And, while, the family I lived with did have a nice, large home, it did not have indoor plumbing or indoor heating and the family often did not have sufficient money for food each week. Also, there were three married couples and their children living in the home. Hardly living like “royalty”.

    I also heard stories of illegal immigrants who were murdered (for their money) right before they were to return home and many many who died at the hands of coyotes as they tried to get to the U.S. in search of “opportunity” to improve the lives of their families.

  9. It sadness me, because I have been to el salvador 5 times in the past 2 years, my husband is there, and basically are living the life of many more american citizen women, like my self who is going through a sparation of borders! Although I am a mexican american, i truly love central america, its people are so sweet there… thanks for sharing!

  10. Great article. I am a middle class Guatemalan who has traveled to the States several times. When I get to a public place, be it the airport, a mall or a convention center, and I see another Guatemalan cleaning restrooms, I feel sad to see the situation has pushed them into jobs nobody wants, but they are willing to take because of their families. And that in itself makes me proud of them, because those immigrants are not asking for a better life, they are working hard to get one, they are fighting in a ring where they are not welcomed, but where they have a chance to win. From my point of view, illigal immigration should stop, but it will only decrease when politicians realize they are earning insulting salaries compared to the income of the majority of citizens in Central America, who most of the time work to survive the day.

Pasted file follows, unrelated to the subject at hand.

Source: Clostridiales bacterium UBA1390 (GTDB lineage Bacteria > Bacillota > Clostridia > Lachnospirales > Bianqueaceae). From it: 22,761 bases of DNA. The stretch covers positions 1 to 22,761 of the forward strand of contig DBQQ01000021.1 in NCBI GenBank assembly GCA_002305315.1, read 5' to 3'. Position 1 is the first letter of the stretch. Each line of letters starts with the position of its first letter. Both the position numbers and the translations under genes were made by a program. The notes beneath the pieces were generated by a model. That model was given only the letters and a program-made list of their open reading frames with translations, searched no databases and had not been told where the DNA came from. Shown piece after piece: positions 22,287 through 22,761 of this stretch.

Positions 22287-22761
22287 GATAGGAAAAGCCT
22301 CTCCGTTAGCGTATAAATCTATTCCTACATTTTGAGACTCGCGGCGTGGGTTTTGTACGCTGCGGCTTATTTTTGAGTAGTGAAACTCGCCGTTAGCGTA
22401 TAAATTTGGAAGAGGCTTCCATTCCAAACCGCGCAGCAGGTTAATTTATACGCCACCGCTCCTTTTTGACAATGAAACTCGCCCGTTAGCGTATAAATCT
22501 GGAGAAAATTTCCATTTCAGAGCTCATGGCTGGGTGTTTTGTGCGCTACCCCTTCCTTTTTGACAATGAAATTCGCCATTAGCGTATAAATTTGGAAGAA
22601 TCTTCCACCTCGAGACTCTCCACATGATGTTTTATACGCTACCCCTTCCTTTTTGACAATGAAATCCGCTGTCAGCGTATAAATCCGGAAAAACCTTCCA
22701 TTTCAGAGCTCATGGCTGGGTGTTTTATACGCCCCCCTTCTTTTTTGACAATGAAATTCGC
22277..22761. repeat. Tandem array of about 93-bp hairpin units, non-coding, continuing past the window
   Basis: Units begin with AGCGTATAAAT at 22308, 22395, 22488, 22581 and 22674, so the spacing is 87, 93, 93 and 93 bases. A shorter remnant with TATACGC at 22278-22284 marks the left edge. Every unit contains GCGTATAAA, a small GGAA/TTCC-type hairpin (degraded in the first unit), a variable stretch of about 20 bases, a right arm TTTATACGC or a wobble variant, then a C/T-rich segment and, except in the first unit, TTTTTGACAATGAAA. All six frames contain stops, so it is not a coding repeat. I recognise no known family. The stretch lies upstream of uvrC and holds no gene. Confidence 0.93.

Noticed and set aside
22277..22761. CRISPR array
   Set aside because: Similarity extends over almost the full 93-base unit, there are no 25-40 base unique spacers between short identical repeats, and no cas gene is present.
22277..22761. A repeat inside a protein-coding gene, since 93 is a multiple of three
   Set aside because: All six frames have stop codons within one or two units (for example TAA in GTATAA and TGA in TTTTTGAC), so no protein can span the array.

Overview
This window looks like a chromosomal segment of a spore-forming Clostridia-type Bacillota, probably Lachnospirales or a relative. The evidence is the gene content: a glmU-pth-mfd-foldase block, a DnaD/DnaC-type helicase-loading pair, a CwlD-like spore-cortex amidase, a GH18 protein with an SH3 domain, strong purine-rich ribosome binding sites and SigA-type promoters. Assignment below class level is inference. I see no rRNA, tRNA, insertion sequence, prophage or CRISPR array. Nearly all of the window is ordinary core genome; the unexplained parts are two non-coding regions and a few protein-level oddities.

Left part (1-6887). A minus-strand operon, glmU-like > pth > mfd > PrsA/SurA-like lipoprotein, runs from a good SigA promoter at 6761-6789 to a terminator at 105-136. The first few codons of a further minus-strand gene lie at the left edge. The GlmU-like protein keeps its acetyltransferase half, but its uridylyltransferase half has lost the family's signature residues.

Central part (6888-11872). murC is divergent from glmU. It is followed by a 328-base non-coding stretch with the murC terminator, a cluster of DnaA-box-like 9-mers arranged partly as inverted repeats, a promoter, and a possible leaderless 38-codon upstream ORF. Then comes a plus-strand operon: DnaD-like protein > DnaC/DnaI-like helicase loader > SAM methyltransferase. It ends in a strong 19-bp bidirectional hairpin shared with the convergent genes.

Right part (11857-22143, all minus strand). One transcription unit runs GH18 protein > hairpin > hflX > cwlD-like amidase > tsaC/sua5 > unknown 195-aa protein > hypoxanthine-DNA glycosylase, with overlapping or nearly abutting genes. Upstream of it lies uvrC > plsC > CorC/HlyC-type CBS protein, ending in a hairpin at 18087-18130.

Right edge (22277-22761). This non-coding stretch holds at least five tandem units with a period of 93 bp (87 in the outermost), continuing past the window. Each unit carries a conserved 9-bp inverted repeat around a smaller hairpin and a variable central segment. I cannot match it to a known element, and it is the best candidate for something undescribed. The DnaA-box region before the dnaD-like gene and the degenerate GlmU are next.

11. @Jose: Thank you for sharing this and adding your perspective on the situation. I agree that many immigrants in the States have to fight for making it in an environment when so much is against them – discrimination, legal issues, low pay, etc. And, it’s not that they are just fighting for their own survival, but for that of their family back home.

    I also look forward to a day when politicians are able to look at themselves — and their salaries – honestly and make changes to a system that encourages high income disparity between rich and poor.